Marybeth Hicks

The subject line on the email in my inbox said, “Moms group question -- song lyrics.”

The first draft of my reply read: “AAAAAARRRRRRRGGGGGGG,” but I thought better of it. Email isn’t good for conveying deeply held emotions. (Just ask South Carolina Gov. Mark Sanford).

Here was the question: Several mothers of girls ages 10 to 12 want to know if they should allow their daughters to buy instrumental versions of two currently popular – though extremely inappropriate – songs, “Poker Face” by “Lady GaGa” and “Low” by “Flo Rida featuring T Pain.”

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I know what you’re thinking. Are those the names of singers or brands of tooth ache remedies?

“Lady Gaga” is the stage name of one Stefani Joanne Angelina Germanotta, who, according to Wikipedia, is a Catholic school graduate and erstwhile student at New York University’s Tisch School of the Arts. “Flo Rida” is a hip-hop, R & B and rap singer from Florida (get it?), known also by his given name, Tramar Dillard; while “T Pain” is actually Faheem Rasheed Najm, a hip-hop star whose moniker is a nickname for a nickname – “Tallahassee Pain,” which Wikipedia says commemorates the artist’s “hardships while living there.”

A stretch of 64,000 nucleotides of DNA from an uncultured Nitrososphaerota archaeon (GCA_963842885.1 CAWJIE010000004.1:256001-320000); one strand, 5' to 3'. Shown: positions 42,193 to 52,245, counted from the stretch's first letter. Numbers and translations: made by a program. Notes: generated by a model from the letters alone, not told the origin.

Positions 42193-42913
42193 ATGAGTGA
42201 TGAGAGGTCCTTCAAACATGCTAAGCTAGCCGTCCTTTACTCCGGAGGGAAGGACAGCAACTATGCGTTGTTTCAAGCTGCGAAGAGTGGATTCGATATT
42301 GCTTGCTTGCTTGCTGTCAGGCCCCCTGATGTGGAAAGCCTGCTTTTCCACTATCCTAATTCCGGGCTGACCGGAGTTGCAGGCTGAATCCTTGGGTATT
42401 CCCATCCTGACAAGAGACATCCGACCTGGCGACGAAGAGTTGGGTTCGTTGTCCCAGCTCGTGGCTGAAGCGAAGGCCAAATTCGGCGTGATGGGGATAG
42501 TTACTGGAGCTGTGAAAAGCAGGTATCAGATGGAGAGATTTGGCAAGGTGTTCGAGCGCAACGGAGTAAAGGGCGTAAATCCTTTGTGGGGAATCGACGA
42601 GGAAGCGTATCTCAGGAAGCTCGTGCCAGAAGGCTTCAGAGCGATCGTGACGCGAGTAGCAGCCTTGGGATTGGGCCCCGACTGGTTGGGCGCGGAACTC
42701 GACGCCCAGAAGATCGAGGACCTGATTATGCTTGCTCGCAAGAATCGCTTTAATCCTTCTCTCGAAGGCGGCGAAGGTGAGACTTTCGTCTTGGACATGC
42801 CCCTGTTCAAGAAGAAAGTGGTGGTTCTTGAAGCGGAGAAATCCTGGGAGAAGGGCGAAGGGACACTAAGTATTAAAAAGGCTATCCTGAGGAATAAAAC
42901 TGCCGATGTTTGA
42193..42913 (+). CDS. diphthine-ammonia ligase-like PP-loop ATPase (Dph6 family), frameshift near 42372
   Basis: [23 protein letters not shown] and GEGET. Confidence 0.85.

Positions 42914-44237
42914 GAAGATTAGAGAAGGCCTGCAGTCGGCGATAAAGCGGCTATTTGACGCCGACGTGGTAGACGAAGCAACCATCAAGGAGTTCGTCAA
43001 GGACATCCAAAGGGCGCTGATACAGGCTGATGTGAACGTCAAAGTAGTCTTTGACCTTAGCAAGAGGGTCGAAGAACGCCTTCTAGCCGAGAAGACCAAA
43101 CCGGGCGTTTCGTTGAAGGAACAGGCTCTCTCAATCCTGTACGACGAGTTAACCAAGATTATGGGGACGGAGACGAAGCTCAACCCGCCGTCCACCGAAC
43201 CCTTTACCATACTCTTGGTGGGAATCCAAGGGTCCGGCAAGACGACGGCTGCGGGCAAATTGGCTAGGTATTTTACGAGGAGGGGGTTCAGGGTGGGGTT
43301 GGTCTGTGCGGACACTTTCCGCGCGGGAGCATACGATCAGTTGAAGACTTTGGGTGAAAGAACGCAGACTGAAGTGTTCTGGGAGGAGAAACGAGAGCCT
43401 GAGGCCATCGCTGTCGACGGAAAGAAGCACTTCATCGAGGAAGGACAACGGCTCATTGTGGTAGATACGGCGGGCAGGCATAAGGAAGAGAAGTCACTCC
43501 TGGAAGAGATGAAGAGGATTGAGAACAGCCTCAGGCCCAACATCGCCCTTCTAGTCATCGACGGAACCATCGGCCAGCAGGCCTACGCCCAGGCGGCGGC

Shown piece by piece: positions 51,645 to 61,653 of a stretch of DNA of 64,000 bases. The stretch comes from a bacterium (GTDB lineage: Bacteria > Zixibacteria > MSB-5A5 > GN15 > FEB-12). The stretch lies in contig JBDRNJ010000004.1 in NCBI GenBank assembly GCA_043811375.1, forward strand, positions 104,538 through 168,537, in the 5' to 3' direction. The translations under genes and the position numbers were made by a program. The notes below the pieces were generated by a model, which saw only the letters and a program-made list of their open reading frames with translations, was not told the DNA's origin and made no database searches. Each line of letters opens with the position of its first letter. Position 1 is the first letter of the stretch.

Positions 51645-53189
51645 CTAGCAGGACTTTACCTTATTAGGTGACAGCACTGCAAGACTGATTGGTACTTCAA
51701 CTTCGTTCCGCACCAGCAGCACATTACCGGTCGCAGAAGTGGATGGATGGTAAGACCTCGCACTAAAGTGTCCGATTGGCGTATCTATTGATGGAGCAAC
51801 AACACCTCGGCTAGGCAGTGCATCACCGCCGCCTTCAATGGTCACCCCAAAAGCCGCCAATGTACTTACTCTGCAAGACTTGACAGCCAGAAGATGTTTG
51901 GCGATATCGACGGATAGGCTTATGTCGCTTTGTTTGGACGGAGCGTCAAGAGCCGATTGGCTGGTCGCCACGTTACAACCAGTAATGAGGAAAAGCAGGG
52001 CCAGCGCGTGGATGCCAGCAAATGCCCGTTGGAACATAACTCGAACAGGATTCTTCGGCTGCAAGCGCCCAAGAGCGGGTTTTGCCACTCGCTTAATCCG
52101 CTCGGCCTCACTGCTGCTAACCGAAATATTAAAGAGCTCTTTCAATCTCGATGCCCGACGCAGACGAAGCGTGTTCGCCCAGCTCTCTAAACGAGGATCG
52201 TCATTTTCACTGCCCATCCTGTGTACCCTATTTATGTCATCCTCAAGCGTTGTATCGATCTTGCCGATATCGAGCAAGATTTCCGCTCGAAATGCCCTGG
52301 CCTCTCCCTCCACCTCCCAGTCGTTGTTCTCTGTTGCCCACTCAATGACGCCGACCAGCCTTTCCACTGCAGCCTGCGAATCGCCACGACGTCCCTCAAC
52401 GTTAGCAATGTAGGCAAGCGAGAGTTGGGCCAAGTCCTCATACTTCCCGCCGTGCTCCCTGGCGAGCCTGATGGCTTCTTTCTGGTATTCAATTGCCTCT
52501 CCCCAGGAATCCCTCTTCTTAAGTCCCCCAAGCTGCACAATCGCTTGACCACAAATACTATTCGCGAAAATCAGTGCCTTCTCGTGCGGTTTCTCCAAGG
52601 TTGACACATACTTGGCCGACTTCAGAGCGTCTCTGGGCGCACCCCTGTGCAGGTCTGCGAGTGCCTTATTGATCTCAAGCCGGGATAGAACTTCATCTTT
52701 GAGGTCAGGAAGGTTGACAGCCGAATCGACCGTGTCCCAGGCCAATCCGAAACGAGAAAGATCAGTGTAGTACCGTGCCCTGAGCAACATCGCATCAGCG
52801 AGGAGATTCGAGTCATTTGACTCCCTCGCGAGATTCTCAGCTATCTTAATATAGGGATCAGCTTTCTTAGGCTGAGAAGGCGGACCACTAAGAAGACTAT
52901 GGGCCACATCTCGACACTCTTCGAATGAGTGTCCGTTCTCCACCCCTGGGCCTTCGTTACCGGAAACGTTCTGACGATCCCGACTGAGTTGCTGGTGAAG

Both of the songs in question include heavy-duty sexual slang, orgy-like dance rhythms, and degrading references to sex acts and money, exchanged casually on dance floors. As you can imagine, the music videos for these songs are equally pornographic.

The moms all agree that the lyrics of the songs, which their daughters already have heard, are unacceptable, but “the girls have indicated that they like the catchy beat to the songs rather than the words.”

The parenting dilemma: Should the moms A. print out the (pornographic) lyrics of these songs and review them with the girls to persuade them that they are inappropriate; or B. allow the girls to download instrumental versions as a way to protect the girls from the racy themes contained therein, despite the fact that they already know enough of the lyrics to sing along?


For once I might side with our deranged, obscene, sex-obsessed, hip-hop culture. Why not? At least “Lady GaGa” and “Flo Rida” are true to their convictions.

Marybeth Hicks

Marybeth Hicks is the author of Don't Let the Kids Drink the Kool-Aid: Confronting the Left's Assault on Our Families, Faith, and Freedom (Regnery Publishers, 2011).